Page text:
Back then, California was amazingly dynamic and it still is. We, who live here, love and know this land as a unique place which draws people from every part of the world because of the tolerance, the creativity and the sheer openness. There is much to be thankful for.

And yet we live today in a world that is profoundly uncertain. What happens far away can touch us very directly. A slowdown in China or turmoil in Iraq or Syria or virtually anywhere can send the stock market reeling and put California jobs and state revenues in jeopardy. And the battles far away sometimes come right here to our soil, as the unprovoked and brutal attack in San Bernardino so clearly showed us. What occurs daily in so many different parts of the world could occur here. That is why we have to be prepared and vigilant. I wish it were not the case but it is.

Here at the state Capitol we often think we have more control over things than we actually do. But the truth is that global events, markets and policies set the pace and shape the world we live in.

The challenge is to solve today’s problems without making those of tomorrow even worse. We face a future that is partly determined and yet in many ways unknown. Our job is to clearly face the facts we do know and prepare for the many unknowns as best we can.

In that spirit, you are not going to hear me talk today about new programs. Rather, I am going to focus on how we pay for the commitments we have already made.

Budget

Let’s start with the budget. What we do know is that since the Second World War, we have experienced 10 recessions, none of them expected or accurately predicted. Economists are unable to pinpoint when a recession will begin or how long it will last. Historically, California budgets have been built around forecasts that assume uninterrupted growth. Just looking at the last two recessions, we notice that ongoing state spending accelerated right into the downturn.

That is why if you add up the deficits and surpluses between 2000 and 2016, you find that the total deficits were seven times as large as the surpluses, resulting in painful and unplanned-for cuts. Schools, child care, courts, social services and other vital state programs were deeply affected. So too were our universities which had to reduce classes and double tuition.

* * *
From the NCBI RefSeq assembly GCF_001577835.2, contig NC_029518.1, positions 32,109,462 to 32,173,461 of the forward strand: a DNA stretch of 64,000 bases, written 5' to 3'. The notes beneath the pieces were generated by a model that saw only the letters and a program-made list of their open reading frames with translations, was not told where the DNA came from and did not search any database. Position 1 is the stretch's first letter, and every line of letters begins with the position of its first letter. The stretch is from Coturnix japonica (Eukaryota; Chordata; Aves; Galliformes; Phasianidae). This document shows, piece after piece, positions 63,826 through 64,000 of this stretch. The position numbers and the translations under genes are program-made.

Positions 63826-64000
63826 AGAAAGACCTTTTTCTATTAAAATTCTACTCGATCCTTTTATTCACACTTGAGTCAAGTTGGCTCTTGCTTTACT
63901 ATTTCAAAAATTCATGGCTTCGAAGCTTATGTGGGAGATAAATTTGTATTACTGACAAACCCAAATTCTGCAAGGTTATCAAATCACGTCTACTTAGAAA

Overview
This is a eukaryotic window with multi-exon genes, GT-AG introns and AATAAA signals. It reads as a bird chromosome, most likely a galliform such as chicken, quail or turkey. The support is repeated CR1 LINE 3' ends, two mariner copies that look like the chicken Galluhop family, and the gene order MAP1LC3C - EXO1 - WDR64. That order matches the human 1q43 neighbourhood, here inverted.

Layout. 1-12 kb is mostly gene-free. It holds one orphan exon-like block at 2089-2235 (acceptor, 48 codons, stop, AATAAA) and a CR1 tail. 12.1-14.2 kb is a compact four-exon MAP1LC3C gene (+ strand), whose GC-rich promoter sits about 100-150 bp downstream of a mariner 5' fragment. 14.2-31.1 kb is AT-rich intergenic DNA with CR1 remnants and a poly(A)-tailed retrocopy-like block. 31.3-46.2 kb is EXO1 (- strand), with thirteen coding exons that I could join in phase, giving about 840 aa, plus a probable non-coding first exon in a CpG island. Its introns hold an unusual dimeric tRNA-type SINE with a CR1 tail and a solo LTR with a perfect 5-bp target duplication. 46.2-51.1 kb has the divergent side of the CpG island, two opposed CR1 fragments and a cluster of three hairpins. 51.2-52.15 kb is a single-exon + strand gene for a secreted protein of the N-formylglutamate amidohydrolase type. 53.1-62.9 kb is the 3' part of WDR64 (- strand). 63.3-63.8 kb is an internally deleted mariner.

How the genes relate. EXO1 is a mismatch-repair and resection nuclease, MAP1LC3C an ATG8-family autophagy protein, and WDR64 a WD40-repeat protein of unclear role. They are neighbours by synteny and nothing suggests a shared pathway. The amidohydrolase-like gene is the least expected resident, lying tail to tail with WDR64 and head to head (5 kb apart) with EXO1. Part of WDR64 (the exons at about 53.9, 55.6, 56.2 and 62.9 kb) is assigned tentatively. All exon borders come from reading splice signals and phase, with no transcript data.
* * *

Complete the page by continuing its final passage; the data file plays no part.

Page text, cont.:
I don’t want to make those mistakes again.

According to economists at the Department of Finance, the next recession, even if it were only of average intensity, would cut our revenues by $55 billion over three years. That is why it is imperative to build up the Rainy Day Fund – which was recently overwhelmingly approved by the voters – and invest our temporary surpluses in badly needed infrastructure or in other ways that will not lock in future spending.

We must also be realistic about our current tax system. California has a very progressive but volatile income tax that provides 70 percent of General Fund revenues. If we are to minimize the zigzag of spend-cut-spend that this tax system inevitably produces, we must build a very large reserve.

Inequality

We also know that inequality has risen sharply in recent decades. We have seen the disappearance of many middle class jobs and the growing share of income taken by the top 1 percent and even more so by the top .01 percent. In fact, the proportion of income earned by the 1 percent has almost tripled. This contrasts sharply with the virtual stagnation in the wages of so many ordinary Americans. And CEO pay has risen from 22 times the average worker pay to 352 times.

Such inequality is reinforced by national regulatory and tax policies and driven by globalization and the relentless influx of cheaper goods and outsourcing of higher-paying jobs. Technological change also plays its part through sophisticated software, robotics and global communication. Of course this creates jobs, keeps inflation low and makes available phenomenal amounts of information and undreamed of conveniences. But it also makes for higher pay at the top and a huge number of low-paying service jobs below.

In the face of this growing inequality, California has not been passive. We have enacted or expanded many programs to counteract these powerful trends:

– We raised the minimum wage;
– We now have our first Earned Income Tax Credit;
– We strengthened our already strong prevailing wage laws;
– We made sure that 6.5 million workers will now get paid sick leave;